Raise your hand if you can relate to the following scenario: It’s day 1 of your new diet. You’re excited, you’re motivated and you’re really ready this time. You’re following the guidelines to the letter. The morning wasn’t too bad though you ate your lunch a little early to silence your growling stomach. Now it’s mid-afternoon and you’re freaking starving. Everyone around you is eating and you might be crazy but you’re pretty sure all of a sudden you have a heightened sense of smell because you can almost TASTE that cookie your co-worker is enjoying three doors down. If she comes any closer, she’s gonna lose that cookie and her right arm. All you can think about is food. When can you eat next? What will you eat? All the things you can’t eat! What are you going to cook and bring to that BBQ three weeks and 4 days from now? Food. NOW.

Maybe you white-knuckle it and make it through the day. You wake up in the middle of the night hungry. You’re eating your breakfast while you make it. You start to question your ability to stick with it. Next thing you know, you’re frantically tearing through the pantry for anything with carbs. You’ve blown it. It’s over. You gave in; the hunger won.

That exact thing has happened to me a million times (though no co-workers were harmed in the making of my diet failures). I’ve got good news for you: it’s not your fault. Who can we blame? Hunger and the hormones that trigger it.

Here’s how it goes down: most diets have you eating fewer calories than you normally would. By nature then, even if it’s not a low-carb diet, you’re eating fewer carbs as well. So your baseline is fewer carbs and fewer calories. The almost immediate hormonal response is a decrease in the amount of insulin you produce and an increase in your sensitivity to it. Well that sounds like a good thing, right? It can be, except for the fact that a reduction in insulin production triggers hunger!! The good news is this: it’s not your lack of willpower causing you to fail, it’s that you haven’t yet been taught the tools to battle hunger, cut it off at the pass and balance the hormonal swings that trigger it.

In addition to insulin triggering our sensation of hunger, our body begins to produce even more hunger-stimulating hormones such as cortisol and ghrelin. Your body is fighting to keep you fat and hunger is a POWERFUL weapon.

Now, don’t confuse hunger with cravings. We’ll talk more about cravings later but we’re talking about true hunger here – that empty tummy grumbling physical sensation that makes it hard to focus on anything else.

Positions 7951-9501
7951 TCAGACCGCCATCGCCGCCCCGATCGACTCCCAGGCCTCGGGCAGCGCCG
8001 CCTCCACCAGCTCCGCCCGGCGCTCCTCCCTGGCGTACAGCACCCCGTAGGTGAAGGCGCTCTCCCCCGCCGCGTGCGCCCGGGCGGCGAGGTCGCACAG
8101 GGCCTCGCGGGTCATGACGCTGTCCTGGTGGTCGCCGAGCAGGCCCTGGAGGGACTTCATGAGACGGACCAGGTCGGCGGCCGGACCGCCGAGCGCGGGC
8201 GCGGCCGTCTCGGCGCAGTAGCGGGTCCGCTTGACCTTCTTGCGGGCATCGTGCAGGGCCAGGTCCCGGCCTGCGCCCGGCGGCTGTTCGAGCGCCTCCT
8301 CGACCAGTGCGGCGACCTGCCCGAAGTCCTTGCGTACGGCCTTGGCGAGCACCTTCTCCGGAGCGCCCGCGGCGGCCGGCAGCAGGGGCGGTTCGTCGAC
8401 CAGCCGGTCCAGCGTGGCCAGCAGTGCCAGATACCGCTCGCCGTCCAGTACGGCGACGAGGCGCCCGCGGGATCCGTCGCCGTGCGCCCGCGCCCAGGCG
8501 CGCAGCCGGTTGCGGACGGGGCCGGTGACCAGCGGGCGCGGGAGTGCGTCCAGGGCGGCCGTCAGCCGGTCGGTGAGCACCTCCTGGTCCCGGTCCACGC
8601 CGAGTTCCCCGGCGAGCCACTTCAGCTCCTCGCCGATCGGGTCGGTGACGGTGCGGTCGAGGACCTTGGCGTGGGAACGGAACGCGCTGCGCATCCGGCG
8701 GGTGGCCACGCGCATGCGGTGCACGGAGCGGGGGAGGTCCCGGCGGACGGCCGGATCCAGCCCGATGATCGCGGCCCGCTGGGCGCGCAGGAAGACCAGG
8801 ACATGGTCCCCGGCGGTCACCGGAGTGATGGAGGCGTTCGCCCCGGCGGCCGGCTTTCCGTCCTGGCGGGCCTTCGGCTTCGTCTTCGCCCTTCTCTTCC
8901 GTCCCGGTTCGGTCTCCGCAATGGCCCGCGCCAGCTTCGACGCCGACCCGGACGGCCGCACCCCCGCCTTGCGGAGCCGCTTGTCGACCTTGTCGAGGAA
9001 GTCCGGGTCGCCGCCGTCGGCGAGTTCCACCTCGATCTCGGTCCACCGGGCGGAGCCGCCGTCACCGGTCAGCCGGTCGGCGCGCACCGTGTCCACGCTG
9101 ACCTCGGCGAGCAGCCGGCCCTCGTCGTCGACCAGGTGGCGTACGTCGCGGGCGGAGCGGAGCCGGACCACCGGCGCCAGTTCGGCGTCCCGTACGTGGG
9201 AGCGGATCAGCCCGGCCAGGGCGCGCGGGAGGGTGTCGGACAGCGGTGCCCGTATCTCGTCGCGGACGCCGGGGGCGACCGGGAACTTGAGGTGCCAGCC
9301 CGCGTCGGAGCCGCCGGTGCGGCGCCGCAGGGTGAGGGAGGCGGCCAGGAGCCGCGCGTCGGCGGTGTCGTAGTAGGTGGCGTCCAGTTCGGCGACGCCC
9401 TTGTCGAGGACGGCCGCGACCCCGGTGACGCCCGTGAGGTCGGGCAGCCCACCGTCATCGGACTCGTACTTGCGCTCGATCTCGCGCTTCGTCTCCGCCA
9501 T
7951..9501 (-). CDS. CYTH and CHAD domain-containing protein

Onto the practical stuff: how can you handle hunger and turn off those hormonal signals that are making your tummy growl so loud your neighbors think its thunder?

  • Increase your intake of fat and protein. A fat loss diet does NOT need to be a low calorie diet. When you make the backbone of your diet lean proteins and non-starchy vegetables you can actually eat a tremendous volume of food and substantial number of calories while continuing to lose fat. Proteins and fat actually send messages to your body to hold off on releasing these hunger-stimulating hormones, so in addition to being able to eat more, your body is less likely to respond with hunger.
  • Increase your intake of non-starchy vegetables. Here’s the great thing about these: they are very low calorie so you can eat a very high volume. When your stomach physically begins to stretch as it fills with food, this act of stretching signals your body not to release the hunger hormones. In fact, as your stomach fills with food it actually triggers the release of a hormone called leptin which signals your brain that you’re full and it’s time to stop eating. It’s not uncommon for me to eat 3 or more cups of green, leafy vegetables with my lunch and dinner.
  • Don’t enter the carbohydrate cycle. When insulin is low and insulin sensitivity is high hunger sensations are triggered. Your body will actually crave carbohydrates because it wants to increase your blood sugar quickly. These cravings aren’t just in your head, it’s what your body is telling you it wants to fix the hunger problem. Don’t do it! It will make your hunger worse in the long run! Attack your hunger with lean protein, healthy fats or non-starchy vegetables. If you introduce carbohydrates out of desperation you are not only reducing the likelihood that you’ll be able to burn fat, but your blood sugar will peak and then drop, your insulin will rise and then fall and that triggers the cycle to begin again.

The hunger will come. Your body is trying to hang on to those fat stores just in case you need them. You now have tools to help you beat the hunger, avoid white-knuckling it and falling prey to compensation later and keep your body in fat-burning mode.